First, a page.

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Cat Power
Sun Matthew Foster , September 12th, 2012 01:09

So here's Sun, in which an uncharacteristically swaggering Chan Marshall makes a tortured six year gestation sound effortless. If the Cat Power backstory so far has touched on some of the darker sides of human nature, on dependency, abuse and despair, Sun is the light at the end of one hell of a tunnel, a record brimming with an assurance and playfulness that, if a little dorky in places, is about as cathartic as pop gets. Without laying on the cod-psychology, Sun sounds like an LP by someone who's done her time and come out the other side laughing.

That streak of defiance is there from the off, the bracing 'Cherokee' marrying terse percussion with a chorus of Marshall voices to fashion one of those album openers that can do nothing but snag you in for a listen. Single 'Ruin' sits the younger Marshall (and a few pampered upstarts) down for a chat about the perils of "bitching, complaining" when most of the world never gets it this good, and does so to a funky (no, really) guitar backing and deliciously simple piano riff. The soul stomp of 'Silent Machine' is enigmatic, sexy and subtle, while 'Peace and Love''s gawky semi-rap delivery cracks a smile at some poor bastard's expense. If Sun had been an in-joke title at some point, it doesn't show by the end product: this album just feels good.

Marshall's single-minded insistence on self-producing in the face of label demands is, it turns out, mostly a good thing. It's hard to imagine many producers for this kind of high profile release letting, for instance, something as slender as 'Manhattan' out in the form it takes here: built around a simple, cheap drum and piano loop, the track is sweet-natured and unadorned, and all the better for its unfussy leanings. Self-production also results in cute little quirks like the unexpected auto-tune vocal coda to the title track, or the generous space and far-out icy synths of the understated 'Always on My Own'. 

While Marshall plays nearly everything on Sun, it rarely feel like she's over-indulging or hitting some middle-aged muso streak. This is, after all, an artist who reportedly stopped writing for months when a friend merely hinted that her latest work sounded like her old stuff: it's very clearly an LP crafted by someone still trying to push herself. What that means, of course, is that some of those people who need Cat Power to sound like a mess, or who are still in their own patch of hell, might come away feeling let down by a lack of gut-wrenching moments. In some ways, Sun brings to mind Elliott Smith's Figure 8, or Wilco's post - A Ghost Is Born work; carefully constructed, musically ambitious but made by artists taking respite from the kind of turbulence that made their name.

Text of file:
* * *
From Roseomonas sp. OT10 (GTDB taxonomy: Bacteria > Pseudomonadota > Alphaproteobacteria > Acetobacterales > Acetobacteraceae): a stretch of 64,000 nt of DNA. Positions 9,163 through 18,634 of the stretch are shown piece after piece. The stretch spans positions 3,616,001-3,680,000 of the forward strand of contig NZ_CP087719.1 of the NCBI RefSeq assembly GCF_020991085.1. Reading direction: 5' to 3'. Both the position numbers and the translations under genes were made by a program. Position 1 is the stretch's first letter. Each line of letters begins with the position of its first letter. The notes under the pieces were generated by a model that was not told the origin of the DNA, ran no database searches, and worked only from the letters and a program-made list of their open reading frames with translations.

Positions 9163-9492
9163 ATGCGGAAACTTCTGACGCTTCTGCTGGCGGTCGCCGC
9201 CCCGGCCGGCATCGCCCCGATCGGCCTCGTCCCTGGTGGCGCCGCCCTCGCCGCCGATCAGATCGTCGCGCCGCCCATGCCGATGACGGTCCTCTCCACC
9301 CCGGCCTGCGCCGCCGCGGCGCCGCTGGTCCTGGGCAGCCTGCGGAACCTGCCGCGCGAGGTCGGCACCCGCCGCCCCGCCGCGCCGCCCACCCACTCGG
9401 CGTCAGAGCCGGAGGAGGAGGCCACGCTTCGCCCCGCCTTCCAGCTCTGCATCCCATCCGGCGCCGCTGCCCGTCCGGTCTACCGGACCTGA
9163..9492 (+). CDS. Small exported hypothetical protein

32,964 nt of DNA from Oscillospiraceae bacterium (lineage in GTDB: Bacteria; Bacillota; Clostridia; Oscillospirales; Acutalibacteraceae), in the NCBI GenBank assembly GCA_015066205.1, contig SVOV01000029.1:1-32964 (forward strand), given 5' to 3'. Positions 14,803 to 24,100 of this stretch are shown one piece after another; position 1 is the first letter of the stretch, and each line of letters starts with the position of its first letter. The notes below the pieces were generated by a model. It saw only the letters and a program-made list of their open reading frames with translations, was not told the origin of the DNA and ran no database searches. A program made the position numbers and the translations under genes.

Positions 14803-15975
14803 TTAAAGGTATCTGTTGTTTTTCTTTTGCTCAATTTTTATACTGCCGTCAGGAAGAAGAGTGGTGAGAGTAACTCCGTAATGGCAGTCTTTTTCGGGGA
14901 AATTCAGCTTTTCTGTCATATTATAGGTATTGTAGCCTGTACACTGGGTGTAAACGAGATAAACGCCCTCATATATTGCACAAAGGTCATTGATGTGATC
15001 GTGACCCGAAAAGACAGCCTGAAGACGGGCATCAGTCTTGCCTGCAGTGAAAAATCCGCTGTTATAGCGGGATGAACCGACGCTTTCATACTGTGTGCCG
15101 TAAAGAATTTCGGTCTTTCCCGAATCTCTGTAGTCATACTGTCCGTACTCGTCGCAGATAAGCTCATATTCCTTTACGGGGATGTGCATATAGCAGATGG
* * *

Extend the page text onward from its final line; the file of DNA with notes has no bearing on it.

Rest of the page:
It feels selfish, then, to snark about the faintly absurd, eleven-minute 'Nothin' But Time', which is, however much I try to spin it otherwise, pretty much a U2 song. Even if an Iggy Pop guest vocal does its best to lend the track some grit, it's a bit 'Everybody Hurts' in its imparting of patronising chin-up advice and contains a truly teeth-gnashing line that really does sing "it's up to you / to be a superhero". 'Human Being', too, lays it on a bit thick with talk of "people on TV" who "get shot in their very own street", as if, you know, we hadn't sussed that most of our white boy/girl problems were grand-scale meaningless. 

But that's nit-picking, really, the kind of bitchiness Marshall pre-empted on 'I Don't Blame You' in 2003 when she spat "they never owned it / and you never owed it to them anyway". Instead, Marshall should be applauded for not trying to fake the safety of sadness: it would be a brave critic indeed who tried to level the accusation that this stuff is insincere when the whole record has been an obvious labour of love. Whether you think Sun is Marshall's crowning glory probably depends on the kind of Cat Power you're after, then, but as an album on its own terms, the terms on which it deserves to stand, it's honest, accomplished, and pretty much just beautiful.

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